JADRA, Lebanon: Towns in the Iqlim al-Kharroub region north of Sidon have accused truck drivers of dumping waste and debris along roadsides, and the mayor of Jadra has described it as a recurring problem.
“We have come here to raise our voices against truck drivers that are transporting waste and rubble from Beirut, its suburbs and other areas close to the Iqlim al-Kharroub coast,” Mayor Joseph Azzi, who is also a priest, said during a media event Monday to raise awareness of the issue.
He added that this phenomenon was having a negative impact on the local environment and ecological tourism in the area.
“They are committing an environmental massacre against [Jadra] and the coastal Chouf region,” Azzi said, adding that the towns of Jadra, Jiyyeh, Rmeileh, Wardanieh, Sibline and Barja had been facing this problem for some time now.
“As a municipality we removed this waste two years ago and planted trees all over the sides of the road,” Azzi said, explaining that for a while this had been enough to prevent drivers from dumping their waste.
“The overall procedure cost us more than LL25 million, but unfortunately, truck owners and drivers have resumed their work.”
Jiyyeh’s mayor, Georges Nader al-Azzi, said the municipality had attempted to file a complaint against a driver who was caught illegally dumping waste, but it “did not succeed” in holding him accountable.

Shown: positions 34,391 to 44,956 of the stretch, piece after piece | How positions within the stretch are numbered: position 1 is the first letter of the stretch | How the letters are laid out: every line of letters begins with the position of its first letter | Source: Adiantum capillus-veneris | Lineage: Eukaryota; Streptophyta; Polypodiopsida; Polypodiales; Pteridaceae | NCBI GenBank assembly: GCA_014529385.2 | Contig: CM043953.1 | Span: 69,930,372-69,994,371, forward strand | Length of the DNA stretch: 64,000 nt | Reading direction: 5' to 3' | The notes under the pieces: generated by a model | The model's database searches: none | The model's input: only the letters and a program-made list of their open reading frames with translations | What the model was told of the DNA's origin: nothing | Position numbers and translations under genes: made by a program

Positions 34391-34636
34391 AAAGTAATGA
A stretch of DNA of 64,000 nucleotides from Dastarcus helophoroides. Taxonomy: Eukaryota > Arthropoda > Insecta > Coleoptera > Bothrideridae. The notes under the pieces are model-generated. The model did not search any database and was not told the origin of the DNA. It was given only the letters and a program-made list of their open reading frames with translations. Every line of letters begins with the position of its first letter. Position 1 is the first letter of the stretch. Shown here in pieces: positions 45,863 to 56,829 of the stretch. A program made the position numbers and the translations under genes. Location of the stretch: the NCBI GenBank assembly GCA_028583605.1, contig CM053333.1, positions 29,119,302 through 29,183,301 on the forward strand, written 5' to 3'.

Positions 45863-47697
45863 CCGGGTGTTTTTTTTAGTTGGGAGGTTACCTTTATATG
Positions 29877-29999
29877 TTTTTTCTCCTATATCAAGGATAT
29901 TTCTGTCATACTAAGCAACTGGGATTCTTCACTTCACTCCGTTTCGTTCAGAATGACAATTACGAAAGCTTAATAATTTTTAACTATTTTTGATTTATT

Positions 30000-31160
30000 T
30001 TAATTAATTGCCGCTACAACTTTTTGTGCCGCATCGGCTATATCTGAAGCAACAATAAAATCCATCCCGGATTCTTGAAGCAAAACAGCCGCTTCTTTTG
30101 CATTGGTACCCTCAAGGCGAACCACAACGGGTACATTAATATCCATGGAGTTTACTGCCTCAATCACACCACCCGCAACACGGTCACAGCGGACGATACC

The representative of Barja’s municipality, Nashaat Hamieh, said that his town had recently taken action by arresting a man who was caught throwing rubble in the drainage channels between Jadra and Barja.
“We are now working on filing lawsuit with the public prosecutor in collaboration with the [region’s] municipalities,” he said.
The Mayor of the Chouf district town of Sibline, Mohammed Khaled Qaabour, called on the security forces to take the necessary measures against the drivers. “They should detain their trucks,” he said.
South Lebanon has been the site of several protracted struggles over waste disposal.
The famous Sidon dumpsite caused environmental problems for residents for more than 30 years, before being turned to a proper landfill in July.
The Naameh landfill, which was created in 1997 as a temporary solution, has also been a major source of contention among local residents.
Over the past year, residents have held protests and blocked garbage trucks from dumping for several days. They opposed the continued use of the site, which continues to receive waste from the Beirut area, despite being over capacity.